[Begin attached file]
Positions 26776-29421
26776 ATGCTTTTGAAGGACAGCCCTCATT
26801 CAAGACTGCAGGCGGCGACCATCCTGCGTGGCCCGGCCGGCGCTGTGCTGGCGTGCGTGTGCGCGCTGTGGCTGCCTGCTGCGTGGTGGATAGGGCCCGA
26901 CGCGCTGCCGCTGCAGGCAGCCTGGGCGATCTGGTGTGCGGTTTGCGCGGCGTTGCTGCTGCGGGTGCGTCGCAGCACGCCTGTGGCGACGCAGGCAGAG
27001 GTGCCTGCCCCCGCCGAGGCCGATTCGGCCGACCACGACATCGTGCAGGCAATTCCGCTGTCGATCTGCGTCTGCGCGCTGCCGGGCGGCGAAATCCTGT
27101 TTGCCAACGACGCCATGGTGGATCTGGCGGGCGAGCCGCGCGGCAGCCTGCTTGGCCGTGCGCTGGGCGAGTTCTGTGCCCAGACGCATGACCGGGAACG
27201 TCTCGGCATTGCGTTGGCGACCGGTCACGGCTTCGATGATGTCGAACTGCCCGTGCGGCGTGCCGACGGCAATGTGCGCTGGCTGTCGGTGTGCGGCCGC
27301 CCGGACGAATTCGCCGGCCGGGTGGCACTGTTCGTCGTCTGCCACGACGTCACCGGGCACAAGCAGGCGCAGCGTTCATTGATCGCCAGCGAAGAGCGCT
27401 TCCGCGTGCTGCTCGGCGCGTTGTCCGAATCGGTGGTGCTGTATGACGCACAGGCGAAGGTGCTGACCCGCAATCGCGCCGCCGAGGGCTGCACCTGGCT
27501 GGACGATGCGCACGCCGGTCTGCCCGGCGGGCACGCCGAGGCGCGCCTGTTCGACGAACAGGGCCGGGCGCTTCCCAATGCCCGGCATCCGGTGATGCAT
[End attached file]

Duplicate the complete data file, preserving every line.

Positions 26776-29421
26776 ATGCTTTTGAAGGACAGCCCTCATT
26801 CAAGACTGCAGGCGGCGACCATCCTGCGTGGCCCGGCCGGCGCTGTGCTGGCGTGCGTGTGCGCGCTGTGGCTGCCTGCTGCGTGGTGGATAGGGCCCGA
26901 CGCGCTGCCGCTGCAGGCAGCCTGGGCGATCTGGTGTGCGGTTTGCGCGGCGTTGCTGCTGCGGGTGCGTCGCAGCACGCCTGTGGCGACGCAGGCAGAG
27001 GTGCCTGCCCCCGCCGAGGCCGATTCGGCCGACCACGACATCGTGCAGGCAATTCCGCTGTCGATCTGCGTCTGCGCGCTGCCGGGCGGCGAAATCCTGT
27101 TTGCCAACGACGCCATGGTGGATCTGGCGGGCGAGCCGCGCGGCAGCCTGCTTGGCCGTGCGCTGGGCGAGTTCTGTGCCCAGACGCATGACCGGGAACG
27201 TCTCGGCATTGCGTTGGCGACCGGTCACGGCTTCGATGATGTCGAACTGCCCGTGCGGCGTGCCGACGGCAATGTGCGCTGGCTGTCGGTGTGCGGCCGC
27301 CCGGACGAATTCGCCGGCCGGGTGGCACTGTTCGTCGTCTGCCACGACGTCACCGGGCACAAGCAGGCGCAGCGTTCATTGATCGCCAGCGAAGAGCGCT
27401 TCCGCGTGCTGCTCGGCGCGTTGTCCGAATCGGTGGTGCTGTATGACGCACAGGCGAAGGTGCTGACCCGCAATCGCGCCGCCGAGGGCTGCACCTGGCT
27501 GGACGATGCGCACGCCGGTCTGCCCGGCGGGCACGCCGAGGCGCGCCTGTTCGACGAACAGGGCCGGGCGCTTCCCAATGCCCGGCATCCGGTGATGCAT